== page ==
MD: (33:34) But that's the amazing part for me cause that's where we come in. We're like, Oh Hey, the customer centricity works for B2B as well. You can't think that just because you're, you don't have direct consumer sales that you don't have to be customer centric. It's actually the opposite. It's maybe even all the more reason to be customer centric.
SV: (33:51) Yeah you know in B2B, you actually use your job if you buy the wrong software, so it's actually way more valuable for you to have that emotional and trust built in that, because their job depends on it. I mean, if you go buy a watch or something, your wife or husband is not gonna be like--
MD: (34:09) If you make a mistake, it's like ehh.
SV: (34:11) But in this you will actually lose your job. It's actually more connected to the human emotion than I think most people realize. They look at B2B like, I like to call like boring to boring in many organizations. No, it's actually blockbuster to blockbuster. Let's make it really, really cool and to your point, it's no different. It's humans.
MD: (34:28) Now where does content marketing overlap with ABM?
SV: (34:33) Content is at the heart of ABM. The way I looked at content before ABM was like let's just create as much content as we can. We'll just write three blogs a week, two eBooks a month, one webinar a quarter. Like that's a typical, standard marketing program. And what happens in ABM is that you say, look, these are my menu of options. We can do all these things, but does that matter to the 10 customers that our salesperson is trying to sell to? So a modern organization, a modern content marketer would typically go and say, we can do all of these things, but let's look at what the top 10 accounts need. And if they need us to create a webinar and we can only get 10 people on that webinar, and they are the right 10 accounts, awesome. So I think it's way more valuable and it's way more intensive to your earlier point. But the results are also going to be just incredibly more. So it's way more important, but it's not like you can go and hide behind your desk and create content. You have to come out of your shell and say, here's everything I can do. Tell me what's the most important thing we need to do.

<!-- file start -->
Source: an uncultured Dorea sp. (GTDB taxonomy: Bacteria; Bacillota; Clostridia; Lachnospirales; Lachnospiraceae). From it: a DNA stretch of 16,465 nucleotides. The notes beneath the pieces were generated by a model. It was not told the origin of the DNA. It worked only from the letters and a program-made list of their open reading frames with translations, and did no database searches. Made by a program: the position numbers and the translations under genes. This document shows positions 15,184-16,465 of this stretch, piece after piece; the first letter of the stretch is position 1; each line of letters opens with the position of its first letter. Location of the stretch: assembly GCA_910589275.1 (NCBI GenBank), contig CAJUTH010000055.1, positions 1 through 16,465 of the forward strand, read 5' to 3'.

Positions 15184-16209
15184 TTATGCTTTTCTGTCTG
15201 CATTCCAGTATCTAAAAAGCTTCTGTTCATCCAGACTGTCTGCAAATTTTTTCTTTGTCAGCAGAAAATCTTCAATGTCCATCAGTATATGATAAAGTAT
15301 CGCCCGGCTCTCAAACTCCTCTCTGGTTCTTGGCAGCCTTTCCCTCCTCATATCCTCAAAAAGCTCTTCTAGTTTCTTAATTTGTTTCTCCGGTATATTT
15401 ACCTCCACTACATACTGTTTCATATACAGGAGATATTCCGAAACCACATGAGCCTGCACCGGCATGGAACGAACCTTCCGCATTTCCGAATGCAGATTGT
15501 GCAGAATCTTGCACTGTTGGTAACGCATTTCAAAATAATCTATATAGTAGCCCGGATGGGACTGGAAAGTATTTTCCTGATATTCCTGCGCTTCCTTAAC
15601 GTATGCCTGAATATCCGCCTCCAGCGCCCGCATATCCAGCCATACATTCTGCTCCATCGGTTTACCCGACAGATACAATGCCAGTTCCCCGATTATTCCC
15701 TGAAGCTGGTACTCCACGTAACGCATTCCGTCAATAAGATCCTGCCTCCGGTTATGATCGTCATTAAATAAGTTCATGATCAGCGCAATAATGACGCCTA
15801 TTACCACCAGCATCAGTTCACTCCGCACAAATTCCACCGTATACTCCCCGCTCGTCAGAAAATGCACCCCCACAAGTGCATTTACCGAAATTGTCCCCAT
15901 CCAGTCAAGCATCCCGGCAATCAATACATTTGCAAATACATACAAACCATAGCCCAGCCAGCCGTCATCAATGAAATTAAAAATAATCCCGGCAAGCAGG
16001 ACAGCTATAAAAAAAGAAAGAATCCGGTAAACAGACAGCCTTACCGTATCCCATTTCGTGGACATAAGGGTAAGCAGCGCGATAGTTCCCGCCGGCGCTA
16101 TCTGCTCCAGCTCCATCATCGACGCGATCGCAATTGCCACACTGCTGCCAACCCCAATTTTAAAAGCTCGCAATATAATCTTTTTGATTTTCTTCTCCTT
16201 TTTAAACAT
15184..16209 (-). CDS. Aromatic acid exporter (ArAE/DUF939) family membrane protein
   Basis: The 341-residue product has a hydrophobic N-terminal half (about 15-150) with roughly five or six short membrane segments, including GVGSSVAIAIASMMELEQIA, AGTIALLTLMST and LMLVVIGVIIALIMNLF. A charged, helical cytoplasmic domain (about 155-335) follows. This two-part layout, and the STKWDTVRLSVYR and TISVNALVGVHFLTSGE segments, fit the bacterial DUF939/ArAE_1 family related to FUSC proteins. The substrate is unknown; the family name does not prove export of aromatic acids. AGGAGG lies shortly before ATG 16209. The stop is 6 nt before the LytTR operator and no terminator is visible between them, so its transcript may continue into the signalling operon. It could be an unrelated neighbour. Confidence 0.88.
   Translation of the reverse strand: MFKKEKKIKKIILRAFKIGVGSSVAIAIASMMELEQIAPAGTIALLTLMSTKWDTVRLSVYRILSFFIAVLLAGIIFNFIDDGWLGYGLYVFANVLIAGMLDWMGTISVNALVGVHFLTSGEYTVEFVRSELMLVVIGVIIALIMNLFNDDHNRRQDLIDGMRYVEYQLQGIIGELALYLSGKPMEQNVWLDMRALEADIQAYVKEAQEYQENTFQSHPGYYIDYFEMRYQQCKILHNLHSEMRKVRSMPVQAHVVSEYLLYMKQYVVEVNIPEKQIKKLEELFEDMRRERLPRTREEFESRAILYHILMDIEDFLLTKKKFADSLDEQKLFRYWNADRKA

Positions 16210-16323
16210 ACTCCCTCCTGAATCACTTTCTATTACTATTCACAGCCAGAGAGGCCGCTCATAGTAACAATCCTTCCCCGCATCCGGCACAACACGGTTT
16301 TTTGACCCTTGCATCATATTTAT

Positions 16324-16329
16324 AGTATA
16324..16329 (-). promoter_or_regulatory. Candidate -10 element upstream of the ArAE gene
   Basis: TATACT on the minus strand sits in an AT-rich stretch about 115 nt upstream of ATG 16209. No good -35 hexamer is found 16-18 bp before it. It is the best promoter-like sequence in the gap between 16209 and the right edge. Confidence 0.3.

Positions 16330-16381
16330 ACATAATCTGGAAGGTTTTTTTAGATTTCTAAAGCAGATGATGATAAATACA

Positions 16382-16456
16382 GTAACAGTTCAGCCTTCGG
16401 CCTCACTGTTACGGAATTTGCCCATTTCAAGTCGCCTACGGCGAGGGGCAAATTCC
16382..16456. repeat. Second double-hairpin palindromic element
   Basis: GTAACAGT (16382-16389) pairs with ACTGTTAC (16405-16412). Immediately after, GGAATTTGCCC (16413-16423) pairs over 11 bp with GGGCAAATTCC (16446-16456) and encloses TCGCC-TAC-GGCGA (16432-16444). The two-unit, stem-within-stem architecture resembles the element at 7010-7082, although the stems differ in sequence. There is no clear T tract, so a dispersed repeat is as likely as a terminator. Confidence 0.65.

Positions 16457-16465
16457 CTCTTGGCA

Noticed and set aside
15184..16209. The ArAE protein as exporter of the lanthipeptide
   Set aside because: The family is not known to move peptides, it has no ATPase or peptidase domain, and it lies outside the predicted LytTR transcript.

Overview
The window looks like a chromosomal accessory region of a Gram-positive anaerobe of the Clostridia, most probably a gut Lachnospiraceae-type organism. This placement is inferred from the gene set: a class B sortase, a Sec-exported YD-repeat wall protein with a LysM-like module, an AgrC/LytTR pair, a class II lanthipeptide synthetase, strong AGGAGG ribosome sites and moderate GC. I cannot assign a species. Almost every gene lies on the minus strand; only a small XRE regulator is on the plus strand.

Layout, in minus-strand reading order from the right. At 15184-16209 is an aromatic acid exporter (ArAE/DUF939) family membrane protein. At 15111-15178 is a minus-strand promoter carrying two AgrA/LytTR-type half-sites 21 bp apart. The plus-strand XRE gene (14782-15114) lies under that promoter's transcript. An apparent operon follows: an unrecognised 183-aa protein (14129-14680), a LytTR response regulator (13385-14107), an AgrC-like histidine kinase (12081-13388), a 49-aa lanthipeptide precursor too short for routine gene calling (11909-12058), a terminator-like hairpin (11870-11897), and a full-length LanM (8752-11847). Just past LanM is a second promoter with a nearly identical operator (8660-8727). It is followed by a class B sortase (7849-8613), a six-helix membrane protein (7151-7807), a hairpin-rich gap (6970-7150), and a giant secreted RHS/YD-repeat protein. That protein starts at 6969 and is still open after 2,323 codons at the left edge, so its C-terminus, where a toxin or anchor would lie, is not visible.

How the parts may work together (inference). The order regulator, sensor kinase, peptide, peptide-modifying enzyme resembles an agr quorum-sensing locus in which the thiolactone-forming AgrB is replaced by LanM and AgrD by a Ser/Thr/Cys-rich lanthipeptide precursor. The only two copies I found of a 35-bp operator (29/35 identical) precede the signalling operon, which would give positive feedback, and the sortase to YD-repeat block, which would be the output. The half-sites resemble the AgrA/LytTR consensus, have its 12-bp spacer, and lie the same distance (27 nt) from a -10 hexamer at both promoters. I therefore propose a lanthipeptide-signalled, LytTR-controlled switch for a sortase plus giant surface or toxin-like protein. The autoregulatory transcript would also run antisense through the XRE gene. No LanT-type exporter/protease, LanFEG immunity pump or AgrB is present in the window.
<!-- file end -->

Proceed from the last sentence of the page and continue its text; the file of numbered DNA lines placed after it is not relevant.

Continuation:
MD: (35:35) Yeah, I edit our blog as well. Yeah. And that's one thing that I tried to be very intentional, overusing this word today, making sure that we're not just putting out content to put out content. So, Oh, you know, today is scheduled blog day, let's get whatever we have out there. I really try not to do that. I try to make sure that every single piece of content that we put out is hitting some market. Internally we've mapped out five different markets that we cater to with our content. There's a really great content marketer who was on this season of the podcast actually, her name is Melanie Deziel and she came up with this like content matrix and a way for you to build your content around very specific groups. So we try to do that and we try to create very tailored content to each of these industries. But I do understand that maybe one day I'm going to put out an article that's very relevant to financial services and then the people who are in healthcare are not going to be engaged at all. So if I'm going to be looking at my numbers in a broad sense where I'm like, Oh my gosh, engagement is so low, it'll be frustrating and that'll be a big fail of an article. But if I open up the metrics and I look into the specific sources and find out exactly the people who did click on that email on that blog post, and if I did hit my target audience somehow, for me it's still a win. So it might not be a win in the broad sense like, Oh my gosh, this blog went live and it got 50 views, but if those 50, if they were the right people, then--